Not One Single Minute

You never know when it will be the last time.  Things that have been a part of your life for as long as you can remember will end.  At some point, you will have your last experience, your last bite, your last laugh, your last visit, your last tear, your last breath.
It's been almost a year since my daddy was welcomed into heaven.  I'm coming up on the anniversary of my last two visits with him in this life. The first of the last was at the beginning of September.  He was so energetic.  It was such a fun, good time.  I didn't know it was to be the last time I visited him in the home where I grew up.  I didn't know that and I didn’t know it would be the last time I would hear his voice.  

The last of the last was just barely over two weeks later and it was just sad.  He was already in the hospital by the time I got there.  God gave sweet time to all of us who loved him.  Mama, my sister, and brothers were close and overwhelmed with the sorrow we shared. Yet ...

Losing my daddy in this life has exposed sad parts of my soul that I didn’t know existed.  Death in this life is so final.  Having him here is all I have ever known.
So yes, it's been almost a year since my last two visits with him on this earth.  But we will visit again.
I've thought about many things as I've walked this grief road.  My mind has relived childhood memories.  I have felt  hollowness.  Yet  God has made my heart happy as He has allowed me to visit often with Mama and recall visits with Daddy.
When Carl and I and our little family moved from Texas to South Carolina 25 years ago, I had no idea the blessing it would be to live just two hours from my parents.
I could drive up and see them and be back in the same day. I made that drive often as my children were growing up – some times more than other times.  Sometimes I did it on a whim, sometimes on a plan.  I don’t regret one single trip.
And because they lived so close to the Interstate, I could drop in unannounced like when I was on my way to other places or on my way back from other places.  Just stop in. Just knock. Surprise!
There was a time I took my youngest son and one of his friends to see them. My dad joked around with them. My mom made fried potato skins and they both told them all about their old school days.
And when my youngest boys were still at home, the three of us made many trips to see my parents. We'd spend a night .... or two  .... or three.  Both my younger boys developed a closeness with my parents during those years.
I don't regret. One. Single. Minute.

And here’s the thing.   Holidays and family gatherings  are terrific!  It’s so great to be with siblings and cousins and aunts and uncles and nieces and nephews. I loved (and still do love) those times.
But ..... I really, really loved the times when it was just mama and daddy and me. And I really, really loved the times when it was mama, daddy, me, and sometimes one or two or sometimes all five of my children.

In the last three years when my daddy "got down" more consistently – I was there more consistently. I drove up sometimes for a day, sometimes to spend a night or two.   I made a conscious effort to go at least twice a month - sometimes more and every once in a while, less.  I don’t regret one single trip.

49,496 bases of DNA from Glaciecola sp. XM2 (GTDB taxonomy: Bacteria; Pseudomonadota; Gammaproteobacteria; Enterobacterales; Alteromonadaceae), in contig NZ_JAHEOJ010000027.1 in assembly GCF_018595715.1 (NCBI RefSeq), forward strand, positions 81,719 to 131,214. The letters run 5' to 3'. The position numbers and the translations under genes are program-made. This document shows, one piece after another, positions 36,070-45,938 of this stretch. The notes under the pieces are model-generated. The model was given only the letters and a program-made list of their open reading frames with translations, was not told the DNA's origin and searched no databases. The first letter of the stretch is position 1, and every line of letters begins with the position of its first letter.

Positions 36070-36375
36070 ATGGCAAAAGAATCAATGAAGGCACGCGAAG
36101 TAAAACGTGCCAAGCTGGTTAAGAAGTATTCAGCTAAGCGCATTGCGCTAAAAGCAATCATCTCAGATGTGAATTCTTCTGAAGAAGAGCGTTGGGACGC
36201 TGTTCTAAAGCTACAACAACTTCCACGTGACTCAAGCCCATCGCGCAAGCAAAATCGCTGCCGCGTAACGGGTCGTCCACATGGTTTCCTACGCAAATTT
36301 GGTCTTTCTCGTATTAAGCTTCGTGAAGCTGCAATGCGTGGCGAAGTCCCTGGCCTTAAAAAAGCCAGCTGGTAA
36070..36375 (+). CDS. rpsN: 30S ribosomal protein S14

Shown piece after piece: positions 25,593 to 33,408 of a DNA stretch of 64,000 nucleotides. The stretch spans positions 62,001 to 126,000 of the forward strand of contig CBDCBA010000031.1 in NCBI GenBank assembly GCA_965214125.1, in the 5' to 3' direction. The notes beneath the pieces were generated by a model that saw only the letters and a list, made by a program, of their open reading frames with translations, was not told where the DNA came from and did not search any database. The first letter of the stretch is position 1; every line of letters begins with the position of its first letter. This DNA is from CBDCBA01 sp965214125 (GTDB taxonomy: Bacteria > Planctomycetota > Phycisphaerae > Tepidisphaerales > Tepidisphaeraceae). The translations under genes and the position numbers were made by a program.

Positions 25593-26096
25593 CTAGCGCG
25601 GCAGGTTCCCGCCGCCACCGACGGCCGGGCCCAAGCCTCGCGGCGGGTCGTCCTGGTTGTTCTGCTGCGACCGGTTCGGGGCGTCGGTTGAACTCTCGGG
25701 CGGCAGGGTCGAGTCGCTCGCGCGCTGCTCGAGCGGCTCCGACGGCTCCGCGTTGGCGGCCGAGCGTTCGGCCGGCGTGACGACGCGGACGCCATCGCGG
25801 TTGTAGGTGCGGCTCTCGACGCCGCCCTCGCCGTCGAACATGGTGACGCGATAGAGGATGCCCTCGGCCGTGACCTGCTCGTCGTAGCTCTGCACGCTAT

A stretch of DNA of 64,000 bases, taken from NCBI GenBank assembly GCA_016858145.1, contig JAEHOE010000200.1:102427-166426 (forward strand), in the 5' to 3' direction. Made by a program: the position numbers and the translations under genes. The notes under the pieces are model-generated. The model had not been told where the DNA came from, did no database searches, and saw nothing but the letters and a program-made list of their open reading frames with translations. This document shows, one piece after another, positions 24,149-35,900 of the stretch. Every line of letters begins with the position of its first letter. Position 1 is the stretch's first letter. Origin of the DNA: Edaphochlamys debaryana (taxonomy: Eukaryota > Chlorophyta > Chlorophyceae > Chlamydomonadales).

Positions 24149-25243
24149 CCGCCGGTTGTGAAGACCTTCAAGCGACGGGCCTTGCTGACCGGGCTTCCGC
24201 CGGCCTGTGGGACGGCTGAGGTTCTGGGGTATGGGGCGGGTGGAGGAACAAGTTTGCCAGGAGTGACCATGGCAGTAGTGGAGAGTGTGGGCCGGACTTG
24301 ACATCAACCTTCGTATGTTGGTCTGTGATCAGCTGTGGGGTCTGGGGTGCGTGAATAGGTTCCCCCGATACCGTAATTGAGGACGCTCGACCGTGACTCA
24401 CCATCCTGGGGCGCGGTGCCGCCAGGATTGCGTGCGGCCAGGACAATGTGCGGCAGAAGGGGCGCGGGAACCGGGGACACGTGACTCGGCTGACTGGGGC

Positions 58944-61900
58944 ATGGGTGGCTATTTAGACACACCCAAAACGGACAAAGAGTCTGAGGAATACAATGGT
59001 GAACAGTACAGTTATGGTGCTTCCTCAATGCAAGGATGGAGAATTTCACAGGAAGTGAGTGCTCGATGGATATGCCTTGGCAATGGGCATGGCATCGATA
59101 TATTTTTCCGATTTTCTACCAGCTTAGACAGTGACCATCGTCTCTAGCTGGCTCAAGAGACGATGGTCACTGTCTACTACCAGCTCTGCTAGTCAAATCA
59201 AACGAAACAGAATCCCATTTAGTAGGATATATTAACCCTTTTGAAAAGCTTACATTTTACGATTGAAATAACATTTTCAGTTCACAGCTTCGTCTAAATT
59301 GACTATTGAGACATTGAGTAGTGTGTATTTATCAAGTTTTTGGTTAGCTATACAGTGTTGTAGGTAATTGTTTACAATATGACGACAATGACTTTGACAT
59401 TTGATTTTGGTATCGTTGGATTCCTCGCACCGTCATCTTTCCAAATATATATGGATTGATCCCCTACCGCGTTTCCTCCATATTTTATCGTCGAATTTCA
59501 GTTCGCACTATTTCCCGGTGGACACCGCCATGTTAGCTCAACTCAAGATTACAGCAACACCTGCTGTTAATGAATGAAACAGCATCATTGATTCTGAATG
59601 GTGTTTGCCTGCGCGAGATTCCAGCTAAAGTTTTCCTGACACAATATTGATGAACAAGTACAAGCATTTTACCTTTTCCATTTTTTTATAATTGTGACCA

My only sister and I would let each other know too ... if we were going.  We'd try to meet there and visit.

On those times when it was just me, I had time to listen to Daddy.  Just sit with him and listen.
Unhurried. Sitting on his bed with him - looking at old westerns, discussing politics, actors he liked, watching infomercials. Talking about the Lord.

There were times we said nothing. There were times he talked about what I was like as a child and what I was like in high school. He reminded me how stubborn I was.  Sometimes both he and I would whisper an apology or two about things over the years.

Me? My disobedience. My ungratefulness.

Him? He told me he “reckoned he had teased me too much through the years about my Yankee husband.” I still remember his face and his words when he said with a grin, "I guess I just need to quit that.”
I told him how most of the time it was quite funny  . . . oh my, how I'd love to hear him tease me about my Yankee husband right now.

I often told Daddy how grateful I was that he was my dad. Did I ever tell him when I was growing up?    I just took for granted that he provided for me, that he made me sit in that swivel rocker when I was being a brat, that he protected me, that he was there.

So in these last three years, I made up for lost time. I told him how grateful I was that he led me to Jesus Christ. I told him how much I loved my happy childhood.

Good times.
One of my visits, well, I just didn’t want to forget it.
I wrote it down as soon as I got home.  This is what I wrote (I may have gotten a few details wrong but Mama can let me know) :
There we were - sitting in the room next to my 80-year-old Daddy and I asked him about the early years.  Not the early years in general. And not his childhood or teen years.  I asked him about his early married years – those years of his becoming a husband, becoming a dad, and what happened in his life for him to become so intentional about his faith.
He began to tell me. And as he struggled with some of the minute details of dates and places, we called Mama into the room.  Together, they told me their story.

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